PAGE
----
On one occasion he nobly responded to a command to take the apparatus through a narrow passageway in the South End between flaming walls. He came out withall the hair burned from one side of his body. "Mack" knew the difference between the test alarms and real fire alarms, his dash from his stall to his place at the apparatus being much more vigorous on the latter occasions. In one instance when the sounding of an alarm at night found the lights in the engine house all extinguished, "Mack" was impatiently waiting in his place when they were resumed. His unfailing instinct had enabled him to go there directly in the dark.The "dash to the apparatus" referred to in that paragraph refers to this:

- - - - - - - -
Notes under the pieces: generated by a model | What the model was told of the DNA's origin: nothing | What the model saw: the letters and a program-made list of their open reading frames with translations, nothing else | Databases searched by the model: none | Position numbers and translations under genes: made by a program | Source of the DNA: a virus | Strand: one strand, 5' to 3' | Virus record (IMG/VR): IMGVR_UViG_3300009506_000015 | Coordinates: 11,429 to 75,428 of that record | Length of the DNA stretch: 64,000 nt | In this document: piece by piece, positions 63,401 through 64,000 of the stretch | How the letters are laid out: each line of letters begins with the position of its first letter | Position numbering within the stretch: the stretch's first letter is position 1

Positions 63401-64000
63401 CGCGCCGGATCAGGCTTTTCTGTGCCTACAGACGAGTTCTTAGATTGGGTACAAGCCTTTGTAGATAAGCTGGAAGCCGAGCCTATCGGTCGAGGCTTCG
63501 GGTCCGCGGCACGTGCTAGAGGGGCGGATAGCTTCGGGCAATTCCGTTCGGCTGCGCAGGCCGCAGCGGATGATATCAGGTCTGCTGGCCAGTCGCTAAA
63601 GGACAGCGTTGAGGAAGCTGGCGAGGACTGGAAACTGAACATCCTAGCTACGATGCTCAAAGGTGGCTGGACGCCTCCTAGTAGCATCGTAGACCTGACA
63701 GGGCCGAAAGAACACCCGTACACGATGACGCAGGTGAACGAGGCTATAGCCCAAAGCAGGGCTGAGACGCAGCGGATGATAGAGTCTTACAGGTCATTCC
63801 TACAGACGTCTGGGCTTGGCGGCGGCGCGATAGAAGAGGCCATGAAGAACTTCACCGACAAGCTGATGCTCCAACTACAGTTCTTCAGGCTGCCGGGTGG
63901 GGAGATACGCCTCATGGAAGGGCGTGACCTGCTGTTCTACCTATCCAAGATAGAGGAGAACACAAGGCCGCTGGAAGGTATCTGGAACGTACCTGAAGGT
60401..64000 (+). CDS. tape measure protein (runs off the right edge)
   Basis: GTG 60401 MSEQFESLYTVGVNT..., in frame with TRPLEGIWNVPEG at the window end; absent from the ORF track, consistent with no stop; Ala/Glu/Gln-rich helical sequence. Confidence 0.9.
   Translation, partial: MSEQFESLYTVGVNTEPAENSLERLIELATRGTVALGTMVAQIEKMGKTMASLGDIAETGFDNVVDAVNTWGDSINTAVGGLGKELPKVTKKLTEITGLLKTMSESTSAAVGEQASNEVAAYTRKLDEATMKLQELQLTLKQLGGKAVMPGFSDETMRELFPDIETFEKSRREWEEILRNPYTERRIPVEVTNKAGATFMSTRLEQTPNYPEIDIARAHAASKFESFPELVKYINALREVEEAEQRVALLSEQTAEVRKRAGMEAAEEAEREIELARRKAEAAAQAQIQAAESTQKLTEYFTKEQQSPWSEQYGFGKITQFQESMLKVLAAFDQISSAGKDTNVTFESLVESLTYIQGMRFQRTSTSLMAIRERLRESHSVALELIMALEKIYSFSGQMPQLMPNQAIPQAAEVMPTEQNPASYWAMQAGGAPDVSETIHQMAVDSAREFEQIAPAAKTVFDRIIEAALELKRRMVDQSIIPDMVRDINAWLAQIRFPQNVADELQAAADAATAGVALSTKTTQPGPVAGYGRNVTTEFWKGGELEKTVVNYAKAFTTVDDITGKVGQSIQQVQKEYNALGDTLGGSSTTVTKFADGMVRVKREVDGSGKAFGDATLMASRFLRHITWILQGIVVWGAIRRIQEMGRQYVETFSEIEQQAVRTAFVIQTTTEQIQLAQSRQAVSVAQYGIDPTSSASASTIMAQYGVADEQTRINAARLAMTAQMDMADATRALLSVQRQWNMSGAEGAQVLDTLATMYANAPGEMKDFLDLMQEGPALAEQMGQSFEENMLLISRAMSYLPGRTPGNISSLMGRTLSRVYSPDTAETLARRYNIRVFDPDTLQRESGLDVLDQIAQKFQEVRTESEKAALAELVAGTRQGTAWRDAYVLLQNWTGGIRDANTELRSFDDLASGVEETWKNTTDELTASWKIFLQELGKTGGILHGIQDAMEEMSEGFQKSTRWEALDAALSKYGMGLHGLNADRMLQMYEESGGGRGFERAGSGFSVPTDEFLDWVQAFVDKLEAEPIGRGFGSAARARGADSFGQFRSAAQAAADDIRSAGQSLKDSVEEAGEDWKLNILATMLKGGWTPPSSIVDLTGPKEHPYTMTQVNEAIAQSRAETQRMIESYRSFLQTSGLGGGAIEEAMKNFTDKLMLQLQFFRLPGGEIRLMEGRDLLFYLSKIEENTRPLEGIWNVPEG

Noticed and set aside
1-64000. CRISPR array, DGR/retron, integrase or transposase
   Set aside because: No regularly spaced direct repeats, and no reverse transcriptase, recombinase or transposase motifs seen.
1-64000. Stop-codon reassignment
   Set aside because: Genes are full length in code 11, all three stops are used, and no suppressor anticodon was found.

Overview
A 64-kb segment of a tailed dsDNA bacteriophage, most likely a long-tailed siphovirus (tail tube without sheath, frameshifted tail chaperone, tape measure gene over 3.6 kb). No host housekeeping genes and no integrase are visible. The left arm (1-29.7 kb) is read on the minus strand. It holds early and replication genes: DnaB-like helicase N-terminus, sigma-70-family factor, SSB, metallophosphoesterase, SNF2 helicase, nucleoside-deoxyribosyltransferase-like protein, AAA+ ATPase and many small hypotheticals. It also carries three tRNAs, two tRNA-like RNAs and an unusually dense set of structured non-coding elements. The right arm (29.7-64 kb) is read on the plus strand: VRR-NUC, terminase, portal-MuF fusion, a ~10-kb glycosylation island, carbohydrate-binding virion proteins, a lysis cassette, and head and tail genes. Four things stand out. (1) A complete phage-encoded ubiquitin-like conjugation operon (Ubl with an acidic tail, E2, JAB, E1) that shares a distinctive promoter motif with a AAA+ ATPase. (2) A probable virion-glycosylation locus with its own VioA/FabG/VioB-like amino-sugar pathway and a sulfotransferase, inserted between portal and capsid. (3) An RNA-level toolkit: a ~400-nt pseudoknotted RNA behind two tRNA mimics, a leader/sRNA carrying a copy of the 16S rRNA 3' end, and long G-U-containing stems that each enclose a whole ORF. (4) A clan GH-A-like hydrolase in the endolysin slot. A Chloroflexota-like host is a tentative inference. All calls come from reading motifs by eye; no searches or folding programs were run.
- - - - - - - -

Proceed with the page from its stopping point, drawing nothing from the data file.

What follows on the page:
Note how the horse come bursting out as soon as their doors open and immediately go right into place. They can't wait for the harnessing to be done and when it is, they just take off.
Back to the original article, I was happy to see this:
After the York County Fire Museum was established at 757 West Market Street, the monument was moved to the yard beside the museum. "Mack's" remains were re-interred next to the monument, however not before "Mack" made a final fire call. While his remains were being transferred to the Fire Museum, the fireman transporting them responded to a fire call.A true hero.
H/T to Cowgirl Magazine on FB for the link to the article and Art Horse Magazine on FB for posting the video.